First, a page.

MIT Sloan Speaker Series: Dr Wolfgang Knecht

30 Oct. 2013

The Sloan Speaker Series of 2013 concluded on October 30th with a distinguished presentation by Dr. Wolfgang Knecht, Managing Director of the ZNZ / Neuroscience Center Zurich. For the coordinator of a network of 1000 neuroscientists at one of the first joint competence centers of the University of Zurich and the ETH, it was fitting that the audience of ETH, MIT and Cornell alumni met on-campus at the ETH. Dr. Knecht began working on Neuroscience 20 years ago by modeling neuronal networks, but soon moved onto the behavioral consequences of its structures, noting that in Switzerland alone over a million people suffer from anxiety disorders, 66,000 of which are personality disorders and over 70,000 psychotic in nature. Starting with an overview of research at the ZNZ, he discussed both what we know about the brain (for example, how it reacts to sound), as well as what we don’t know, like why the cells in the Central Nervous System do not regenerate like all other tissue. In particular, since there is no unifying brain theory, a mathematical language or logic of how the brain actually works, he admitted that “there are a lot of question marks.” On the one hand, while we seem to be “hard-wired”, this configuration is subject to “a powerful plasticity”, with which the brain can adapt to compensate for functional loss.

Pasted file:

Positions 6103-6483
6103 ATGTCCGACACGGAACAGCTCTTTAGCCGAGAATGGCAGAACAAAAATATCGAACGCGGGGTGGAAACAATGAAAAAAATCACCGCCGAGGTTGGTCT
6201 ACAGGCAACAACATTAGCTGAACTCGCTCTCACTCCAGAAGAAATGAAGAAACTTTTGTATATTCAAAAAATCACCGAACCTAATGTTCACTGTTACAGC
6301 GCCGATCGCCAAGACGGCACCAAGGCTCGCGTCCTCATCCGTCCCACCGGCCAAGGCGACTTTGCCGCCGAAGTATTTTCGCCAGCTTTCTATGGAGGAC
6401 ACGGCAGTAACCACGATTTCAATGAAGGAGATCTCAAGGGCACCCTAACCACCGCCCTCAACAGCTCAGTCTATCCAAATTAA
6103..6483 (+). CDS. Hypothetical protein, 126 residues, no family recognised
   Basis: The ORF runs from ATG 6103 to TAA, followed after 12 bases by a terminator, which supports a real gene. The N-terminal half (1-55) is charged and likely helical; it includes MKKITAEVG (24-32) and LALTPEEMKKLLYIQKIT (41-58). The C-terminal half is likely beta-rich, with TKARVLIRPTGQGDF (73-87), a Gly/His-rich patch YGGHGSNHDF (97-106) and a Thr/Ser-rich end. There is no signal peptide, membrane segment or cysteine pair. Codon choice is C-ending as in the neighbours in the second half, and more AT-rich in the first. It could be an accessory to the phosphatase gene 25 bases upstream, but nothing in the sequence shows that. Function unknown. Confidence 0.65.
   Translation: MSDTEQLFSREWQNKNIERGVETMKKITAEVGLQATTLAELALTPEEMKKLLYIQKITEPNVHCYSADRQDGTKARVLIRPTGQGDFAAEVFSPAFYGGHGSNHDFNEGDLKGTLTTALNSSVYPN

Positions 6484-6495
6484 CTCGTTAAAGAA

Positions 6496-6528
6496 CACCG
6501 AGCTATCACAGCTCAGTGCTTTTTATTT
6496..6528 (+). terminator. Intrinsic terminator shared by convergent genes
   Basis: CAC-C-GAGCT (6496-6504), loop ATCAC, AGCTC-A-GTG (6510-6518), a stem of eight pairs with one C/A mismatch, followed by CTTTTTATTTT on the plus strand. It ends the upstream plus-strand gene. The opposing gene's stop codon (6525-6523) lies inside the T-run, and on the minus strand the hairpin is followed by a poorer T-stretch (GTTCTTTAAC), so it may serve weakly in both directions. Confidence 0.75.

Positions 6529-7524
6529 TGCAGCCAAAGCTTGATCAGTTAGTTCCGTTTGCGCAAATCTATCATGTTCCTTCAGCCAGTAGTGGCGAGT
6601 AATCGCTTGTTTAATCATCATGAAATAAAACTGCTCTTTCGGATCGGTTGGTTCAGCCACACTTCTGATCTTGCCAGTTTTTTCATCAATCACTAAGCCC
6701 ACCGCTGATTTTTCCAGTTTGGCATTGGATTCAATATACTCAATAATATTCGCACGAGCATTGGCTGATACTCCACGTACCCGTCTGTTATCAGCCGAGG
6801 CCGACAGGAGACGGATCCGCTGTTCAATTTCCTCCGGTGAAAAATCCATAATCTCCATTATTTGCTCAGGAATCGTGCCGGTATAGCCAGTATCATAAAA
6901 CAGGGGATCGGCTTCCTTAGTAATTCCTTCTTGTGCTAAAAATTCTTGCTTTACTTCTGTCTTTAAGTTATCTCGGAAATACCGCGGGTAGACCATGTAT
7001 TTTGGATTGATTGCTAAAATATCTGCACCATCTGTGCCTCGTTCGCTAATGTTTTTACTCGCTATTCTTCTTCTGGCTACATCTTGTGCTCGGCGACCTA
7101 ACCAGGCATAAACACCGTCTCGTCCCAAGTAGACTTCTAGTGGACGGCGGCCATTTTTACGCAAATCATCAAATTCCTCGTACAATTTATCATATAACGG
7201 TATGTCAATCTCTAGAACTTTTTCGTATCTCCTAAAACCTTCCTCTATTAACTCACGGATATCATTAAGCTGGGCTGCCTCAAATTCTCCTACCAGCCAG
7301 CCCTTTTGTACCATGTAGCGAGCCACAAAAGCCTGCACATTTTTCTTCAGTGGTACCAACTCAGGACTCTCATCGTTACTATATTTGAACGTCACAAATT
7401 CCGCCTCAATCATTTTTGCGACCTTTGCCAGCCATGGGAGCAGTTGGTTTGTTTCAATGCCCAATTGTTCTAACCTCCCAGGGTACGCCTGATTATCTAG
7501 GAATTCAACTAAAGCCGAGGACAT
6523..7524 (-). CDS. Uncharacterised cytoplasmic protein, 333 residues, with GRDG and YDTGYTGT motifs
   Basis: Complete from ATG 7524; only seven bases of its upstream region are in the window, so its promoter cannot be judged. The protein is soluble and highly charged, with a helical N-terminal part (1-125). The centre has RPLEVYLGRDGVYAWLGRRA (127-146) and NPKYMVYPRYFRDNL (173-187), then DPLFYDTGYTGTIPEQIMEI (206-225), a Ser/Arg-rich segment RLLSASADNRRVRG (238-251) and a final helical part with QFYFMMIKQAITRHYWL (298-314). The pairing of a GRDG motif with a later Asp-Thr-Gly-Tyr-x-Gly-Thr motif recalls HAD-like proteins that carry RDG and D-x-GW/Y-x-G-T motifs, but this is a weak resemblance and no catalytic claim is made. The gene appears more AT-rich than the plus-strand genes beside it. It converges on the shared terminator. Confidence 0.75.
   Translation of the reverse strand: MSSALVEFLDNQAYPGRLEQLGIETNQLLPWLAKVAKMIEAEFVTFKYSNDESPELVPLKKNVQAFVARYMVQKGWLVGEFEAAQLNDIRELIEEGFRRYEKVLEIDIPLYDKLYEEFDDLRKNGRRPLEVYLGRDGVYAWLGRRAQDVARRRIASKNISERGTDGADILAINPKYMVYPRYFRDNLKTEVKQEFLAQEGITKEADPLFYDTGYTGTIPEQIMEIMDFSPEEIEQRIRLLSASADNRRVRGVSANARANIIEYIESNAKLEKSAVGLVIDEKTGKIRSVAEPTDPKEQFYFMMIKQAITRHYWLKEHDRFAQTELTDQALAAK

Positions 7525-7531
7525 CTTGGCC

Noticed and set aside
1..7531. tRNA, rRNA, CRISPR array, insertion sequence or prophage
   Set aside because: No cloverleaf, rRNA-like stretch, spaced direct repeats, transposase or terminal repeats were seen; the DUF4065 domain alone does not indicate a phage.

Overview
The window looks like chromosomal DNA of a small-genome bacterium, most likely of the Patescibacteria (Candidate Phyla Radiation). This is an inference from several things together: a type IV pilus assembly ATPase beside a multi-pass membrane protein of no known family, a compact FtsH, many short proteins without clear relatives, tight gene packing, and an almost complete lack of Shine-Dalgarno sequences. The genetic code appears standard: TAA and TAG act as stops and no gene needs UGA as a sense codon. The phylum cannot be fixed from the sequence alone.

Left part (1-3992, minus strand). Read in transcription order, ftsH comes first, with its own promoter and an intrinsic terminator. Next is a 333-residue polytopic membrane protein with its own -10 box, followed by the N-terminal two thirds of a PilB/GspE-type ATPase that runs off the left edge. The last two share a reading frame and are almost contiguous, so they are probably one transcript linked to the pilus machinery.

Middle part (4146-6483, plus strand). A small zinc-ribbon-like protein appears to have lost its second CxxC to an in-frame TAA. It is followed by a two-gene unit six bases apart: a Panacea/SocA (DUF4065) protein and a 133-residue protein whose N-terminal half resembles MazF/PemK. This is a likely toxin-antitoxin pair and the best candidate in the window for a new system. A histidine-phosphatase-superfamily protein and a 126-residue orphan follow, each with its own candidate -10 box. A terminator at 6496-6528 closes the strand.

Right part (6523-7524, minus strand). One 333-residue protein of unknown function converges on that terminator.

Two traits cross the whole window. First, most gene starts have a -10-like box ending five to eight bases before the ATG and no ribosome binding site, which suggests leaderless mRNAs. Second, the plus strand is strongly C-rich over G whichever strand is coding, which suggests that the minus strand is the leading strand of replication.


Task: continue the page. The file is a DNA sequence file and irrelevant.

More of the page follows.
Dr. Knecht’s accounts of the ZNZ research projects were equally inspiring: preliminary tests to treat chronic pain with non-invasive surgery, using MRI technology and focused ultrasound to penetrate the blood-brain barrier with drug molecules have been promising. We also heard of windows being installed into the brains of mice, in vivo, enabling special microscopes to follow the activities of single cells. There is, apparently example, an electric circuit in the brain which is only activated by learning.

All in all, the evening afforded us a glimpse into the research agenda of today’s most high-profile field, including its assumptions, history, and limitations. Although the tools at their disposal have developed dramatically in recent years, brain scientists admit that it will take many more decades of study to truly understand the processes at work. Waxing philosophical, Dr. Knecht reminded us that, in Science, it is often the projects which seem to “fail” which trigger the most promising new avenues of research.

Reminder: visit the Brain Fair, which will take place from March 10-15, 2014 in Zurich, see http://www.neuroscience.ethz.ch/BrainFair

Bublu Thakur-Weigold

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